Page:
Precision drip irrigation gives Brazilian coffee extra flavour

Photo: Lucas Batista
Photo: Lucas Batista

A cup of coffee needs just the right amount of water to reach its perfect taste. The same goes for coffee plantations in order to achieve the highest production performance and profit margins. Traditional Brazilian coffee producers now adopt a smart drip irrigation system to save costs and increase productivity.

The Batista family has been growing coffee for more than 60 years in São Paulo state, Brazil, but noticed there was still room for improvement. In 2008, the brothers Lucas and Bruno Batista joined their father, Ailton, in the AGAM Group and soon discovered ways to vastly improve their water management.

Previously, the farm’s 570 ha in the region of Pedregulho city hadn´t ever used any irrigation system. Thus, the Batista’s third genartion of coffee growers started using a conventional irrigation system a decade ago, a “smart irrigation system” was adopted 4 years ago.

“When we started using a simple irrigation system 10 years ago, we immediately got good results. That’s why 4 years ago we contacted Netafim and invested in a Netbeat digital and smart drip system”, says Lucas Batista, agricultural director at AGAM Group.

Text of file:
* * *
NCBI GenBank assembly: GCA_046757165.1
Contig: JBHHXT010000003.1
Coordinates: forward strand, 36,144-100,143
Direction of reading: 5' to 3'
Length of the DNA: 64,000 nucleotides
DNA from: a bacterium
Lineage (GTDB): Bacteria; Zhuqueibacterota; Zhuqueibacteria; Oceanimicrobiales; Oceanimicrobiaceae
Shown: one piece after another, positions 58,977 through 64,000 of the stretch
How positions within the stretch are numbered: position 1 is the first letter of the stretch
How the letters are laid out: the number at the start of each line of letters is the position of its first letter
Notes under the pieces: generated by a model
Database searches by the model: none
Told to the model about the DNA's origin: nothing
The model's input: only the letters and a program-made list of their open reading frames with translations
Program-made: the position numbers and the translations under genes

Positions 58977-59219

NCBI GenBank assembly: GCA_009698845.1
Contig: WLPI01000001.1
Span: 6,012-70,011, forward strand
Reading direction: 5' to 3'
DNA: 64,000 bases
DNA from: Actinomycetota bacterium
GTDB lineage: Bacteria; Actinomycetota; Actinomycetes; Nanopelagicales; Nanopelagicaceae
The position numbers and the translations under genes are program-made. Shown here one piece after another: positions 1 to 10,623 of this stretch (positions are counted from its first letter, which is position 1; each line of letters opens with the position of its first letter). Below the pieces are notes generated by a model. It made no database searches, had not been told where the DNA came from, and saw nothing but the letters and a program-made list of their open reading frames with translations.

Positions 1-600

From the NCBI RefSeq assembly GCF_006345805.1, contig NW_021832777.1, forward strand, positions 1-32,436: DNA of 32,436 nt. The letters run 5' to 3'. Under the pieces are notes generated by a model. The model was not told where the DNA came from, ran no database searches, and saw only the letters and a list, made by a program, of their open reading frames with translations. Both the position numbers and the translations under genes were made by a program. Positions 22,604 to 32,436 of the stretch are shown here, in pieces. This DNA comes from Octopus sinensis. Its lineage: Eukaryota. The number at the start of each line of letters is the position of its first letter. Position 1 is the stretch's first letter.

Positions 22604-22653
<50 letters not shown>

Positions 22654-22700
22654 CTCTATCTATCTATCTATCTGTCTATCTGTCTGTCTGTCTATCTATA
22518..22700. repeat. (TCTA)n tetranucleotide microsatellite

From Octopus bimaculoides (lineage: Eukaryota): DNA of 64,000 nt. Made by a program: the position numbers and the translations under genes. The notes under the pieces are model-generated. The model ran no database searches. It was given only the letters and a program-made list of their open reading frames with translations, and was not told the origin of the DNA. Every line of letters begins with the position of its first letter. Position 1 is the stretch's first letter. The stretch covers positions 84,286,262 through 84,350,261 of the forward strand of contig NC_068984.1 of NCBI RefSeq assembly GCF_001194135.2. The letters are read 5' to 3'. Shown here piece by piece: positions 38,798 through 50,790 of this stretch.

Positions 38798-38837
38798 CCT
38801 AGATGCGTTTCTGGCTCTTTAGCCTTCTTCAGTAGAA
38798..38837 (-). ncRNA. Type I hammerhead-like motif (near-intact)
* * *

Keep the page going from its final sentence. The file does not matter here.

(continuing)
Text continues below image

Lucas Batista, agricultural director at AGAM Group.
Lucas Batista, agricultural director at AGAM Group. "The Netbeat irrigation probably paid for itself in the first growing season." - Photo: AGAM Group

Return on investment

Currently, they grow coffee on 350 hectares, of which 150 ha uses the new drip irrigation system. The return on investment was high right from the start, thanks to increased productivity and cost savings.

The first crop using the new system yielded 70 sacks of Arabica coffee per hectare, while the average without irrigation is 35 sacks. Compared to the “traditional” irrigation system, Netafim’s smart system saves them 30% in water and electricity use.

“The other advantage is that the system also applies fertilisers, using fertirrigation. Thus, we need 20% less fertilisers to increase our productivity by 50%. We probably earned back the investment during the first growing season,” Lucas Batista says.

Text continues below image

Currently, the company grows coffee on 350 hectares, of which 150 ha uses the new drip irrigation system. - Photo: Lucas Batista.
Currently, the company grows coffee on 350 hectares, of which 150 ha uses the new drip irrigation system. - Photo: Lucas Batista.

Above all, Lucas is relieved that he no longer has to worry about – a lack of – precipitation for the hectares that are irrigated. He therefore plans to install Netbit irrigation on all the farm’s plantations as soon as possible. The shortage of water is a constant concern in this region, he says. “The climate and climate change is obviously a key factor for us, but precipitation used to account for 70 per cent of our problems. If we had enough water available, we would already have installed irrigation systems on all of our fields.”

Text continues below image

Water basin. The shortage of water is a constant concern in this region.
Water basin. The shortage of water is a constant concern in this region. "If we had enough water available, we would already have installed irrigation systems on all of our fields," Lucas Batista says. - Photo: Lucas Batista